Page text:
Sewing Global: When in Rome…

…or Melbourne to be precise.

Sewing TourismI took my new hobby abroad by visiting Tessuti in Melbourne. Luckily it’s close to a good coffee shop which kept my Husband and Father-in-Law entertained while I browsed the delicious fabrics.

Armed with my notebook containing detailed notes for all the patterns in my ‘to make’ queue, I entered the shop. My first lap of the shop floor was just to suck in the atmosphere and calm my excitement. On my second lap I identified two fabrics that I liked in different ways. On my third lap I decided to be restrained and choose just one of these two candidates and, finally, I came to a decision.


This is Jumping Jacks printed 100% cotton twill. The ladies at Tessuti were very helpful, I showed my notes on the Sureau dress pattern and they confirmed that this was a suitable fabric type. No doubt they were amused by my awestruck expression at visiting a fabric shop that is famous amoungst the sewing community and highly blogged about.


When I got back home I wasted no time in finding buttons, thread and a zip to match. I’m glad I pushed myself through a testing toile process because this fabric feels special and precious. My Sureau is almost finished…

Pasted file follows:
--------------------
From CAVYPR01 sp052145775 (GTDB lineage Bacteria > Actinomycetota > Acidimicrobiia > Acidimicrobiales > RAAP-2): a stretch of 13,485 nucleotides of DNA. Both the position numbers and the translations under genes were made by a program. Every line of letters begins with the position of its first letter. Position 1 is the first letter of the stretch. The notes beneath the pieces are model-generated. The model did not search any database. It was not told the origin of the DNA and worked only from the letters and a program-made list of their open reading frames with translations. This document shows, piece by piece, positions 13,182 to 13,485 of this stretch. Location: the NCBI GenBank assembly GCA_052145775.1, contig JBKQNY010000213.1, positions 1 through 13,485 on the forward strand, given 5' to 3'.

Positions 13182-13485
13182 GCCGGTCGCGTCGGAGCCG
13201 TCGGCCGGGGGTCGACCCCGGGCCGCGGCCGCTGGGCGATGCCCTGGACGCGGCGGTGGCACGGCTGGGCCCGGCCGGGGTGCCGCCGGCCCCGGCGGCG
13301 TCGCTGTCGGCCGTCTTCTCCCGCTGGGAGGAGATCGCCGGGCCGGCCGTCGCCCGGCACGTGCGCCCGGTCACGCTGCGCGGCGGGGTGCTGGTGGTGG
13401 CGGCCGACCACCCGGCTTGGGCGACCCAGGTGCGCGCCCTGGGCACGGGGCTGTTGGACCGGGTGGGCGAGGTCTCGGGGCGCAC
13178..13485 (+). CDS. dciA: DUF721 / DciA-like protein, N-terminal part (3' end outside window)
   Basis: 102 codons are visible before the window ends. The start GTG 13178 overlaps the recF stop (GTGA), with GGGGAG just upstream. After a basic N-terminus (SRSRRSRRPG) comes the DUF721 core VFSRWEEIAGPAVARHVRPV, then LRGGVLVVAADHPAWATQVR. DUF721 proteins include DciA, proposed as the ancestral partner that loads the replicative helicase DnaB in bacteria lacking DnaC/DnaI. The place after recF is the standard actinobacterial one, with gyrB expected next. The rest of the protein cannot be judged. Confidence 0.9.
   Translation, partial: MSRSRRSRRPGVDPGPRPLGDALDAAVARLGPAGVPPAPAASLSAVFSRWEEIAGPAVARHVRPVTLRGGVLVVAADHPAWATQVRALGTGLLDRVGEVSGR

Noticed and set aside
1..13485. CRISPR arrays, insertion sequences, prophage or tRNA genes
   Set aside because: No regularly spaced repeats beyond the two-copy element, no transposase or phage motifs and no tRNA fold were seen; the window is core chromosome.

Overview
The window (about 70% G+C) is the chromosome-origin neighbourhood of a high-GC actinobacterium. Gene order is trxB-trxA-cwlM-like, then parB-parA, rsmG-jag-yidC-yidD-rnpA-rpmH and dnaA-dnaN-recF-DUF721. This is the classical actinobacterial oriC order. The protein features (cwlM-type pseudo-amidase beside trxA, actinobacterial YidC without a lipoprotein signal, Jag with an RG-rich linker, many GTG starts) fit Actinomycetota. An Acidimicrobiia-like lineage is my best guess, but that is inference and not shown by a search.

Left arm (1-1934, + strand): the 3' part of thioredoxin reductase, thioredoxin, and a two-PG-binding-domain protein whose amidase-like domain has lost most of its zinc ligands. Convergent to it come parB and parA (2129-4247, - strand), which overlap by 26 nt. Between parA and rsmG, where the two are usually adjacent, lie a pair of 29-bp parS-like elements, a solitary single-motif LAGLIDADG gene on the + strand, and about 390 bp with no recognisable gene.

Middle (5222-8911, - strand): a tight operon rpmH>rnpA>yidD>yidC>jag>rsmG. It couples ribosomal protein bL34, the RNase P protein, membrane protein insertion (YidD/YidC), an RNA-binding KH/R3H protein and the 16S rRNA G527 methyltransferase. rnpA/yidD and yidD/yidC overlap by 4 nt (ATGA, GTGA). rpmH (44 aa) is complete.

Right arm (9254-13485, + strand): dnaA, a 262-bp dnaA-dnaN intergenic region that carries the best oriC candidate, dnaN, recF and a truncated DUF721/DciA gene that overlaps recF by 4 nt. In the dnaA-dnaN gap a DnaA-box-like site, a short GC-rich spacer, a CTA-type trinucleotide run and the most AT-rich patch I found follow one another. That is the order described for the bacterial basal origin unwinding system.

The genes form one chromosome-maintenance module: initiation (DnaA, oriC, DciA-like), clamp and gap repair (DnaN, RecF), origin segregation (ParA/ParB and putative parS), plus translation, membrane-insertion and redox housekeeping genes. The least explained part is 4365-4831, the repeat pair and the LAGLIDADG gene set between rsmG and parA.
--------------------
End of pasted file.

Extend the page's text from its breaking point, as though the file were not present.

4 responses to “Sewing Global: When in Rome…

  1. Can’t wait to see it! I was weirdly nervous the first time i went into Tessuti, everything is so beautiful

    • Yes, I was nervous and excited. It’s not like any fabric shop I’ve been in before… I hesitated touching fabrics whereas normally I’m happy having a good old rummage amoung bolts!

  2. Oh wow! isn’t it incredible when you find a truly fabulous fabric spot? They are rare around here and those we have tend to be for quilting or curtains. Those that have a varied range for dressmaking are also usually piled high, disorganised and IMPOSSIBLE to negotiate in a wheelchair :-(. This takes all the fun out of the experience for me so I will have to keep looking! 🙂 Good luck with the dress it will be beautiful in this fabric.

    • Tessuti in Melbourne was incredibly accessible (lift to first floor, all bolts vertical and never more than two deep on a shelf). The accessibility in most of the UK fabric shops I’ve been to has been poor to nil… hopefully this surge in new sewers will allow the shop owners to be able to occupy better premises and bring dressmaking fabrics into the mainsteam.

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